This Week in History
Lionel Groulx: Tutor to a Nation
For the week of Monday January 8, 2007
January 13, 1878 marked the birth of Lionel-Adolphe Groulx, French Canada's foremost historian of his time, Québec and French Canada’s most influential nationalist intellectual, and a man seen by many as the spiritual father of modern Québec.
Groulx’s rural and religious home life led him into the priesthood where he developed a passion for teaching. From 1900 to 1915, he taught literature and history at the Collège de Valleyfield before accepting an appointment as the Chair of Canadian History at what is now l’Université de Montréal, a position he held until 1949. Through the efforts of this self-trained historian, French Canadian history courses and texts were developed that recognized French Canada’s own historical consciousness and history. For the students, these works instilled a pride in their heritage and a commitment to its preservation.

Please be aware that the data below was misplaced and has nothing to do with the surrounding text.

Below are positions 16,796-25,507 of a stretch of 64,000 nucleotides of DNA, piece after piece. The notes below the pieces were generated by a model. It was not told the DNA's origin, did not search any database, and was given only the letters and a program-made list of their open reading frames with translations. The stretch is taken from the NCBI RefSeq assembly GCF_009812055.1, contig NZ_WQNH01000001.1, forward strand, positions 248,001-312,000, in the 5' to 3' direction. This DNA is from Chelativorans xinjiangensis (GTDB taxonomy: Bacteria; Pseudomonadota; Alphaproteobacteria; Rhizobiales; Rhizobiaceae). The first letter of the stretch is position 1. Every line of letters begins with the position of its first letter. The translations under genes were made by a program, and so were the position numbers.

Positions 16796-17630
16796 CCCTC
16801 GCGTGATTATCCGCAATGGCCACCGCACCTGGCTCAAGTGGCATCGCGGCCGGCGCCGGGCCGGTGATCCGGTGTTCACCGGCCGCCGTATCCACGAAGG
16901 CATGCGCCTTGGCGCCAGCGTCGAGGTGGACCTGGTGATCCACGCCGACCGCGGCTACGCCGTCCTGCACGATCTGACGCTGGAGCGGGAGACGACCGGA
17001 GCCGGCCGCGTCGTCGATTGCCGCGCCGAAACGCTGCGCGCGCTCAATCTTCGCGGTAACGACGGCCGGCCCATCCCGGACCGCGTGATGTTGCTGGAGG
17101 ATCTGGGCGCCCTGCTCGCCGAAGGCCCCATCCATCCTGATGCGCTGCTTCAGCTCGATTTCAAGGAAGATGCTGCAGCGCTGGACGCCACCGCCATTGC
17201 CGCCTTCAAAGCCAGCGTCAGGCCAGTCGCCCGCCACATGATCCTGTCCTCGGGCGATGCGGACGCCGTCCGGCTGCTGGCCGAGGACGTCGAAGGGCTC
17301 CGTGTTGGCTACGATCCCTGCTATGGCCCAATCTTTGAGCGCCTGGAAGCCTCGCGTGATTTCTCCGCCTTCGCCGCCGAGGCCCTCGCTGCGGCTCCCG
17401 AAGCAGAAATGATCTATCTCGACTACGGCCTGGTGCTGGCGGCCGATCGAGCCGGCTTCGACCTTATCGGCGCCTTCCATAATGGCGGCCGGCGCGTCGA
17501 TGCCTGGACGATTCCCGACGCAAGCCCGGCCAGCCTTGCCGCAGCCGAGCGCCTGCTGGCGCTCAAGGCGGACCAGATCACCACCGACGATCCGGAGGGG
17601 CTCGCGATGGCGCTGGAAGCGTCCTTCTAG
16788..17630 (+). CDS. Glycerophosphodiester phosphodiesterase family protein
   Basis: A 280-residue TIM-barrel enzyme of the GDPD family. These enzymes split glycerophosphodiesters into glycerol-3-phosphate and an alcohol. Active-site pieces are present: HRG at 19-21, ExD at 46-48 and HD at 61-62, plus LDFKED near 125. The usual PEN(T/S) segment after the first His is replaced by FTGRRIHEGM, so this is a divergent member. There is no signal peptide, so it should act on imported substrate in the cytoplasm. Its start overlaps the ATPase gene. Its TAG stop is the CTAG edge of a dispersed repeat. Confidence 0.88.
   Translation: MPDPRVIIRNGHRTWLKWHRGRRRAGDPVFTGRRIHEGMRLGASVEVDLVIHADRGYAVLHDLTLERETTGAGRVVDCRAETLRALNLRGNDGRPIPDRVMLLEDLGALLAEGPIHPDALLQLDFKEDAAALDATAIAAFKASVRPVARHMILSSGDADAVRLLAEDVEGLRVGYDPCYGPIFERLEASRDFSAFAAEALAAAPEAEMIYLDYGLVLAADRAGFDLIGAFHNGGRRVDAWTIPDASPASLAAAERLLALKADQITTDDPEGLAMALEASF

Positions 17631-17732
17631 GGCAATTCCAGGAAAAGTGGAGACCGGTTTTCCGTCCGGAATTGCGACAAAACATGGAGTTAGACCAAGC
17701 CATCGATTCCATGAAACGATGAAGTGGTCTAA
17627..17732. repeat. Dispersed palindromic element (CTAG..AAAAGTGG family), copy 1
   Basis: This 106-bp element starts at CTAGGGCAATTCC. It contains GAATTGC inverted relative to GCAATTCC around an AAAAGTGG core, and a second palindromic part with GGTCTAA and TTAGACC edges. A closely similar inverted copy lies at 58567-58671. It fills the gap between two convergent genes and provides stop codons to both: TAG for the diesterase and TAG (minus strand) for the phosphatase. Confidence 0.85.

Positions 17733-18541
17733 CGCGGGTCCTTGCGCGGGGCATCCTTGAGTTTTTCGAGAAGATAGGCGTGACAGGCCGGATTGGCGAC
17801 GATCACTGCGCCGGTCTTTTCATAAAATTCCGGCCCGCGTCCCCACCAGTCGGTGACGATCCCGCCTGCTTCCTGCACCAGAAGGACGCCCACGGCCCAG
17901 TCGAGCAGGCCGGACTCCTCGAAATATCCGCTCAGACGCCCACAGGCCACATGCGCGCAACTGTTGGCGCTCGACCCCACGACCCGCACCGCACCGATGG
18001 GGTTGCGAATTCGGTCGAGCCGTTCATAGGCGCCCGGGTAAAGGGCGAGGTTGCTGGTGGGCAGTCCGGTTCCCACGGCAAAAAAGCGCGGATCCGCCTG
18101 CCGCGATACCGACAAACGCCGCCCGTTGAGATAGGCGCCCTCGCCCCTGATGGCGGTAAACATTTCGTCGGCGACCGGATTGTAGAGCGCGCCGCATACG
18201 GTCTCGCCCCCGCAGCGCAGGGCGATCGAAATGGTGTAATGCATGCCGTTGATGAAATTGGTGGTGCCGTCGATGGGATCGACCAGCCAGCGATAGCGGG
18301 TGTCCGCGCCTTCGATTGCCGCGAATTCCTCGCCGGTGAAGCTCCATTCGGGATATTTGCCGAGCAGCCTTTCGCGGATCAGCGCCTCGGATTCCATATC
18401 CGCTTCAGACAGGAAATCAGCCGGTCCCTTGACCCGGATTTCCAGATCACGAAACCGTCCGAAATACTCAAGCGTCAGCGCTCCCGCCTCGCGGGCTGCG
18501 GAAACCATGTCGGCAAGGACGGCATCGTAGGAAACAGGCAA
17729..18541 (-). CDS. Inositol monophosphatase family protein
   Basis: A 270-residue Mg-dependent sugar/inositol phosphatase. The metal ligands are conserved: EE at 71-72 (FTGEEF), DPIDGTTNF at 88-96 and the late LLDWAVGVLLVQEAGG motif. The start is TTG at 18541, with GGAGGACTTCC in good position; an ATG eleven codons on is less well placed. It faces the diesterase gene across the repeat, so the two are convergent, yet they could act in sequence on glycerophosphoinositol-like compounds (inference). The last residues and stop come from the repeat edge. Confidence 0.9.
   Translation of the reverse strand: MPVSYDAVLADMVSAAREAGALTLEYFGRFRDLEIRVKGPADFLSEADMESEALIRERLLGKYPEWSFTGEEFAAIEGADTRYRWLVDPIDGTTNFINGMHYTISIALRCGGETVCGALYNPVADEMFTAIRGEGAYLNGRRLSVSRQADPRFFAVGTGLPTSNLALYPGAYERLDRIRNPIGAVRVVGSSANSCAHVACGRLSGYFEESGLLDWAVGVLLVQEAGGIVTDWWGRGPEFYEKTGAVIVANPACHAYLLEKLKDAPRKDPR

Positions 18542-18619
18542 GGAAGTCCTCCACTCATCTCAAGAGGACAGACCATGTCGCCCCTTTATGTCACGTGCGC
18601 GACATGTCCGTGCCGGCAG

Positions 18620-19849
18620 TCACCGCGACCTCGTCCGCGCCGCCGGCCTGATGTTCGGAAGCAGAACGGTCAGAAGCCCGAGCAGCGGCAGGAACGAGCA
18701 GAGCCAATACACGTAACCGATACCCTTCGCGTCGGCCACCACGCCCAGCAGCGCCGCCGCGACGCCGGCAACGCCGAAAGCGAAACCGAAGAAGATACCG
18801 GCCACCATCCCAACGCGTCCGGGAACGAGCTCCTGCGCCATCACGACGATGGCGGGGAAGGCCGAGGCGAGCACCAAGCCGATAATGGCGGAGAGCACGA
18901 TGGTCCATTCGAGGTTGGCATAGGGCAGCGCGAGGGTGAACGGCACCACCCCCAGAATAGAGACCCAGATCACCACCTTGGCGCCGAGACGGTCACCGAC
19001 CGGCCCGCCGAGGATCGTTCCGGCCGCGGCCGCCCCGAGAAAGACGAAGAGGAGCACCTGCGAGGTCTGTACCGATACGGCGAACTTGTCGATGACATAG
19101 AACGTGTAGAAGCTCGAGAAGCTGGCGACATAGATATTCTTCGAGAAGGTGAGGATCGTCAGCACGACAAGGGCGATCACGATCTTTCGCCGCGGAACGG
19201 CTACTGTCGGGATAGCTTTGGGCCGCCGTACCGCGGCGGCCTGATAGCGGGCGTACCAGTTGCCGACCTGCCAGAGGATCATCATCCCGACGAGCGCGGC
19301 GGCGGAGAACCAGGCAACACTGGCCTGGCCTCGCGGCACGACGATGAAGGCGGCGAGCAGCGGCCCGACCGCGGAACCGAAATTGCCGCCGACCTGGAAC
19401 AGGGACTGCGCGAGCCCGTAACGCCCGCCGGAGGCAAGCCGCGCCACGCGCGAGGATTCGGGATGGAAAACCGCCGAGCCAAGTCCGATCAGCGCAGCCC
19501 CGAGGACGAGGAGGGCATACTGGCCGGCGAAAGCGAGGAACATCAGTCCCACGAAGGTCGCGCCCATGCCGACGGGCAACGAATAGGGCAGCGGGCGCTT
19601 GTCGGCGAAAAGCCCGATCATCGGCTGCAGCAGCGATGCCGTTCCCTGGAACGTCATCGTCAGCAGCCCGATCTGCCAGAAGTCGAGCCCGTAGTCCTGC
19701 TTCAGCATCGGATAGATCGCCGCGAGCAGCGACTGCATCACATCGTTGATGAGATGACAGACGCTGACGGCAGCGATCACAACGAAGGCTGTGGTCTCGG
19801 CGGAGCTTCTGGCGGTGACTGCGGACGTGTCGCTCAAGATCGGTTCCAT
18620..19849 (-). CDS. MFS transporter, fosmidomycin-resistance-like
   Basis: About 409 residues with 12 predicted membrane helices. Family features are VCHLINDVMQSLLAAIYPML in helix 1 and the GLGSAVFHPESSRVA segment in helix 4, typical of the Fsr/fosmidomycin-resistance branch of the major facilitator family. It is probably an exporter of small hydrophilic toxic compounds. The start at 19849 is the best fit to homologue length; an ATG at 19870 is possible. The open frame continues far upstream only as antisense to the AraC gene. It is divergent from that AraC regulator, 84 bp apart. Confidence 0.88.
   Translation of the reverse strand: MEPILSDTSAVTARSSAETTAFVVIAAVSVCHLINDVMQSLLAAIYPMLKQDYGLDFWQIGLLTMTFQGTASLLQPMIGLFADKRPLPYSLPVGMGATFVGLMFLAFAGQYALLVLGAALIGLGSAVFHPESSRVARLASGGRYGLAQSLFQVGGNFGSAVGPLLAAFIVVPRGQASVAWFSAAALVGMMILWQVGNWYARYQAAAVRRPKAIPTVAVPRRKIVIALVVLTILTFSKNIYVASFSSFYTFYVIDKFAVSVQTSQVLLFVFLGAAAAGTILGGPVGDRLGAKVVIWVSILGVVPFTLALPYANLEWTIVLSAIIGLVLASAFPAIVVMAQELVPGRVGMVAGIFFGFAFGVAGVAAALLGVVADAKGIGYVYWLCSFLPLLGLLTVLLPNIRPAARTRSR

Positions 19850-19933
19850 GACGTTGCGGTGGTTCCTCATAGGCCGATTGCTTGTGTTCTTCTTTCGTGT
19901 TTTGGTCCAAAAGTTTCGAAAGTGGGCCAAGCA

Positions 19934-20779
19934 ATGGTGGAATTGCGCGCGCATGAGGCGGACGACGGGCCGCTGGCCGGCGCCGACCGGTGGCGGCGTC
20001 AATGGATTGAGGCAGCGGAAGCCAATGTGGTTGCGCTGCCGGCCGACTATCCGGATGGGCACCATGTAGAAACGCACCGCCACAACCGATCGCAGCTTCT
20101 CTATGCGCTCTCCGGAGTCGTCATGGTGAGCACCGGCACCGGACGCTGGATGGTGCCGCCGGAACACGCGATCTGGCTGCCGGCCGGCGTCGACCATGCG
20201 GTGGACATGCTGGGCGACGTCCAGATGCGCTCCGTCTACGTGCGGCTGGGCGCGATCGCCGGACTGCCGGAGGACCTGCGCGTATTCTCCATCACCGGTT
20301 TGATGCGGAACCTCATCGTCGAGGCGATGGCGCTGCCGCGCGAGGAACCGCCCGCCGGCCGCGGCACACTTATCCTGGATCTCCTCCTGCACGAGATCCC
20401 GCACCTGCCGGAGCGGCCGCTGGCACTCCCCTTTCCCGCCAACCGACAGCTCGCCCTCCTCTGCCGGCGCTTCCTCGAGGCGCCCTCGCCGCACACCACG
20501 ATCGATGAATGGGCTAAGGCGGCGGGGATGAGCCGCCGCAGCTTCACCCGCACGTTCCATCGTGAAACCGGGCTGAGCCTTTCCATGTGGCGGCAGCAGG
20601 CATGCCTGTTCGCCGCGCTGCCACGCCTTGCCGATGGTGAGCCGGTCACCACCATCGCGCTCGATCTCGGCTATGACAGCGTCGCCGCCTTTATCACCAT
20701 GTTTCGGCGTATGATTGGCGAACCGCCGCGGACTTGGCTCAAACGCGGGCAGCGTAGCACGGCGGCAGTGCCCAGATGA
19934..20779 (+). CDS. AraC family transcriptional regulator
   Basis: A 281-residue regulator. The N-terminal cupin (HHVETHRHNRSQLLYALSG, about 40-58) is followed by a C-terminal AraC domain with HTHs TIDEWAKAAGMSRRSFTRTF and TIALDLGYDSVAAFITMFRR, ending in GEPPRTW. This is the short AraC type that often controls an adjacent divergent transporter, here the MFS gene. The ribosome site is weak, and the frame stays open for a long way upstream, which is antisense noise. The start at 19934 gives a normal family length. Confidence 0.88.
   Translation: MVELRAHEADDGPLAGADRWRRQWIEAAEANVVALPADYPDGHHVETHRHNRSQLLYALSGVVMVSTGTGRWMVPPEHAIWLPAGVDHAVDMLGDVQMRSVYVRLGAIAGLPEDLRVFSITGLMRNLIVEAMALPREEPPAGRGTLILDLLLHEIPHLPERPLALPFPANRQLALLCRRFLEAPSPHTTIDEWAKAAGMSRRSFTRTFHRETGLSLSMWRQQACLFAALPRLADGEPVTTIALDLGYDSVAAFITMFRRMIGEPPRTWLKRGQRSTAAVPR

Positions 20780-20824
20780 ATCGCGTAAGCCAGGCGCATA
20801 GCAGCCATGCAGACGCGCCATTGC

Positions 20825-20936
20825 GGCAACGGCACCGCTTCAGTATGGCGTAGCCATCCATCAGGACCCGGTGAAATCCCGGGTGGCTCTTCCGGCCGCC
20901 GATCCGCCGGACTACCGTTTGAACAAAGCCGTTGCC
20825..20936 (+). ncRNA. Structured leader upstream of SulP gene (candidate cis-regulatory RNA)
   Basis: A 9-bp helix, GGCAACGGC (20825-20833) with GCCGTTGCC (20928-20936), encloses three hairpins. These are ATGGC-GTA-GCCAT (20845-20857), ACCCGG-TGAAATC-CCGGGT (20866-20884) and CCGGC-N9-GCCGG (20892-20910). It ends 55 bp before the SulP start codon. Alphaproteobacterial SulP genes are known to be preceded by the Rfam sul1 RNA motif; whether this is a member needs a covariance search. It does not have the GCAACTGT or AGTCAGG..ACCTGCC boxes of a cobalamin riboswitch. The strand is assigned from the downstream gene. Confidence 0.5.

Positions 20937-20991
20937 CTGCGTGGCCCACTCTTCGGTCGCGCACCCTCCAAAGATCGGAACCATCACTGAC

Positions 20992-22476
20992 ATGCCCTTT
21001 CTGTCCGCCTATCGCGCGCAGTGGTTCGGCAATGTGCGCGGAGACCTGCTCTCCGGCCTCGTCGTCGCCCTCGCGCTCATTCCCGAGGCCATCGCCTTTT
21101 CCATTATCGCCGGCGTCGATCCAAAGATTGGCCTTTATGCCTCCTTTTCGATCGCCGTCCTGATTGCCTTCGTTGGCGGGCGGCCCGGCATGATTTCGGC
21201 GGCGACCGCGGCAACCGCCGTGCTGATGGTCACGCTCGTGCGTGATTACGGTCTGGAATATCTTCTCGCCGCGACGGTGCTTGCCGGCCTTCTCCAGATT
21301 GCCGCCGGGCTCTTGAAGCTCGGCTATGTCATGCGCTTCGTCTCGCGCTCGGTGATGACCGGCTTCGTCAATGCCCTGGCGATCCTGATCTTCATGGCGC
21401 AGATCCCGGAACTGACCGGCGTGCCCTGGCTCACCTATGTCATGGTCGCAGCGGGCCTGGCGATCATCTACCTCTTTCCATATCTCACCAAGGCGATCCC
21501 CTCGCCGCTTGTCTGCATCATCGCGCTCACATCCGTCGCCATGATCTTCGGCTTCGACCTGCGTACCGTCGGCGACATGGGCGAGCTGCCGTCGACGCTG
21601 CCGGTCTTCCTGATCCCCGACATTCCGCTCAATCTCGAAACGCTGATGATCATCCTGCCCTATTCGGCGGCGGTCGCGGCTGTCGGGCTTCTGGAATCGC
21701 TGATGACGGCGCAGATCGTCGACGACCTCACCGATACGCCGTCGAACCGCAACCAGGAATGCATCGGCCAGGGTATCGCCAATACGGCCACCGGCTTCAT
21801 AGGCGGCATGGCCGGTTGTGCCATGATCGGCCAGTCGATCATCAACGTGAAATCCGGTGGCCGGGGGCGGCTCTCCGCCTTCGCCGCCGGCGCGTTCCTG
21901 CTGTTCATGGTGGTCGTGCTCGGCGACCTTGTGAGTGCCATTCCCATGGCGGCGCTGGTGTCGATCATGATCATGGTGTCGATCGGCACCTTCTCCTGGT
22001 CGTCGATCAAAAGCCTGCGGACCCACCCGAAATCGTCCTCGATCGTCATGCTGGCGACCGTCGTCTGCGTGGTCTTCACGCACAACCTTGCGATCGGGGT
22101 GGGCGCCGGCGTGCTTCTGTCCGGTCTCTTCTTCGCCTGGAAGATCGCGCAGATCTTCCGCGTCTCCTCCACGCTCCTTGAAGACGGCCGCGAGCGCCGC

Adam Dollard des Ormeaux, an obscure 17th-century youth, had died alongside 16 other Frenchmen and 40 aboriginal allies in a battle with Iroquois warriors; a battle that may have prevented the invasion of Montréal in 1660. Although the “myth” of Dollard had begun in the 19th century, Groulx raised the slain young hero to even greater heights. Dollard was hailed as the defender of Montréal, the saviour of New France and a hero for French Canadian youth to emulate.
Teacher, author, historian, priest, and nationalist – Groulx remains a controversial and much debated figure among historians and intellectuals today. However, most acknowledge that this man of many labels and passions had inspired in thousands of young people a pride in French Canada's past and a confidence in its future. Lionel-Adolphe Groulx was declared a National Historic Person in 1972. Dollard’s Fight at the Long-Sault was declared a National Historic Event in 1954.
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